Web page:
The mountains of northern Colombia are a broad and rough terrain of approximately 2,300 square miles, occupied mostly by indigenous communities who see Christianity as one of the greatest threats to their culture and religion. In defense of their customs, the indigenous communities of the highlands have radically prohibited the expression of Christianity within their territories under penalty of imprisonment, torture, deprivation of fundamental rights, exile, and in some cases, death. “There is no exception—within traditional indigenous law, to be Christian is not tolerated because it goes against their very principles; this is very deep in indigenous tradition,” says Javier*, a missionary in indigenous communities in Colombia. It is for this reason that evangelizing in the mountains is increasingly difficult and dangerous. Despite this, one brave woman has decided to go to the most remote areas of the mountains, walking in the middle of the night so as not to be discovered.
Ernestina* has been a missionary in her community for six years, during which she has managed to reach the most remote and persecuted communities in the mountains of northern Colombia. Her work is a stealthy practice, the places and mountains often being monitored by traditional authorities who violently persecute indigenous Christians. Ernestina carries out her evangelistic work clothed in the darkness of the night, crossing enormous mountains on foot for more than 10 hours. This missionary work is backed by Javier. The pair has witnessed the provision of God in reaching more than 200 indigenous Christians in the mountains, almost all of whom experienced persecution.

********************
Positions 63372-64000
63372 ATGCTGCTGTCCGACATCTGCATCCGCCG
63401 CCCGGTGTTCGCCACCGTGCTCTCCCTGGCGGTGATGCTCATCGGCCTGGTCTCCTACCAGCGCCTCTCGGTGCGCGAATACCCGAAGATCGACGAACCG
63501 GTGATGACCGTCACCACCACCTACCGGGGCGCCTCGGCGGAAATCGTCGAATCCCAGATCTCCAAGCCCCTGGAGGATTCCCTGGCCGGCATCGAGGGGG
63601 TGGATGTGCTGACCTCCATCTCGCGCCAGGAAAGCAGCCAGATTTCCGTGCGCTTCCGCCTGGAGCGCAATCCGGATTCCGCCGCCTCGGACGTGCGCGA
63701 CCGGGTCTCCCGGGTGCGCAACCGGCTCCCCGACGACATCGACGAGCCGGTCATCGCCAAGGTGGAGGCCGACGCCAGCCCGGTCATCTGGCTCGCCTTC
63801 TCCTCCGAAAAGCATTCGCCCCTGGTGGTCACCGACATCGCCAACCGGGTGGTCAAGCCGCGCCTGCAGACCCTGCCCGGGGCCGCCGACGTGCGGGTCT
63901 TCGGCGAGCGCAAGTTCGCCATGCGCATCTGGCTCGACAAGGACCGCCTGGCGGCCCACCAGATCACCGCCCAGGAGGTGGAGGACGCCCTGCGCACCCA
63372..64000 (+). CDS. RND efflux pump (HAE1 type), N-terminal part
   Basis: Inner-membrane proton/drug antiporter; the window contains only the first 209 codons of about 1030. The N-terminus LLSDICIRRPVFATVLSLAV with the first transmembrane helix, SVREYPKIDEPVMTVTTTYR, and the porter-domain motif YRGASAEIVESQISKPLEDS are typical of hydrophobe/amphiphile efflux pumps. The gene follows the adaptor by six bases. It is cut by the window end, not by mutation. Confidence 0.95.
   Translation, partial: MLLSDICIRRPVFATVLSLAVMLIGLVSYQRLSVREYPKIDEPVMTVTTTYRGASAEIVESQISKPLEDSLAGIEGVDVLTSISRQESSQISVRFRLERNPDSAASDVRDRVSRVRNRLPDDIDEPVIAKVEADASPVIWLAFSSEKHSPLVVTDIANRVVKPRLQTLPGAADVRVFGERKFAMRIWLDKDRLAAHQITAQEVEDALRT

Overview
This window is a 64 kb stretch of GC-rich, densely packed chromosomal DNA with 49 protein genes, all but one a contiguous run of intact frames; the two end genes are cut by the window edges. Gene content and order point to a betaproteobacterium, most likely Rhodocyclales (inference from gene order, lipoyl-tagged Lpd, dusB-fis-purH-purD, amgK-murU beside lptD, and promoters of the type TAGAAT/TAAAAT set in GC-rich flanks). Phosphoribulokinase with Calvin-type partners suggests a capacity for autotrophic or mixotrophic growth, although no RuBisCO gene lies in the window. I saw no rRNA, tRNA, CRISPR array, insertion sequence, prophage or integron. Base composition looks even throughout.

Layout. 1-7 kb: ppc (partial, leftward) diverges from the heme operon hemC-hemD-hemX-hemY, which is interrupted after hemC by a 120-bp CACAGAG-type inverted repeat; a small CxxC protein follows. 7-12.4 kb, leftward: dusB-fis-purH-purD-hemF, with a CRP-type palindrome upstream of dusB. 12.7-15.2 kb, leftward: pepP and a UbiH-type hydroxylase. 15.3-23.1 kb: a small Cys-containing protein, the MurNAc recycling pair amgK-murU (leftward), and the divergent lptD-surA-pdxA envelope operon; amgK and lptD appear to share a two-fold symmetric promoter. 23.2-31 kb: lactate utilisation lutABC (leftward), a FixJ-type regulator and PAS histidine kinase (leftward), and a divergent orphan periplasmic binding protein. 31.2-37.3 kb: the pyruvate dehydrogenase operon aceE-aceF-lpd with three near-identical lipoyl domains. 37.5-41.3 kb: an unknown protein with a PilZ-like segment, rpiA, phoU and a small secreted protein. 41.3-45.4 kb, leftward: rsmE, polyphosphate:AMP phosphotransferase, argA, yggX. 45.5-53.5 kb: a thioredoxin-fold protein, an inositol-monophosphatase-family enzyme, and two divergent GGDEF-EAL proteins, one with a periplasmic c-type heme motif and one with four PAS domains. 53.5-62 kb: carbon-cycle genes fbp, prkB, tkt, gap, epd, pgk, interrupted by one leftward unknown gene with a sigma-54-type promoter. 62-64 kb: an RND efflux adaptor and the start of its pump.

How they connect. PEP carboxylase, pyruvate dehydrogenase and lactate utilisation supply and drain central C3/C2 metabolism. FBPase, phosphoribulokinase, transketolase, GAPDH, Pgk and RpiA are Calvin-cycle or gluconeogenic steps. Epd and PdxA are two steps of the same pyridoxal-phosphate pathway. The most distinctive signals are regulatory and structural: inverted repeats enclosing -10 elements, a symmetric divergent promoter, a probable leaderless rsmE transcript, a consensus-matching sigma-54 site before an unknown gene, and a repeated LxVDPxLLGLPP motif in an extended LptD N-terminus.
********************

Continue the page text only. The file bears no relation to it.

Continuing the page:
Far from being removed from the problem, Ernestina and her family are part of the large and growing group of persecuted natives of the mountains. In recent months, she has received threats of being expelled from her house and land due to her status as a Christian. She has been deprived of liberty on several occasions because of her faith, but this does not prevent Ernestina from moving forward with her mission. “The Bible says our faith will be tested,” she says during an interview with Open Doors. “No matter what happens, I will continue to carry the truth of the Lord to all of the communities because the indigenous need to know God.” Ernestina is not alone in her efforts. She counts on the collaboration and support of her husband Eustaquio Ríos* — who is her companion on the long nocturnal walks — and their son Enrique*, who has managed to get in touch with persecuted communities suffering from confinement and torture.
Open Doors has been a great help in the ministry of Ernestina. She has received financial support for her travels, and her 14 and 15 year-old children have been accepted into the OD project “La Casita” which offers a safe haven for persecuted indigenous children and instructs them in the Christian faith. “I am very happy that my children are there,” shares Ernestina. “I know they are being taken care of and are being formed in the love of Christ.”
Persecution in this region affects all ages and genders. Christian children often grow up in a tense environment, knowing they might be persecuted at any time for their faith. Persecution in the mountains of northern Colombia is increasing. The traditional authorities are showing hostility toward the growth of Christianity via intimidation techniques. Fortunately, the evangelistic work of missionaries, such as Ernestina, continue to bear fruit amidst persecution. Strong indigenous Christian communities are being formed in faith and are producing believers who are willing to give their lives for the truth of Christ.
*Names changed for security reasons
We encourage our supporters to write letters of encouragement to Ernestina*.
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Open Doors USA
PO Box 27001
Santa Ana, CA 9279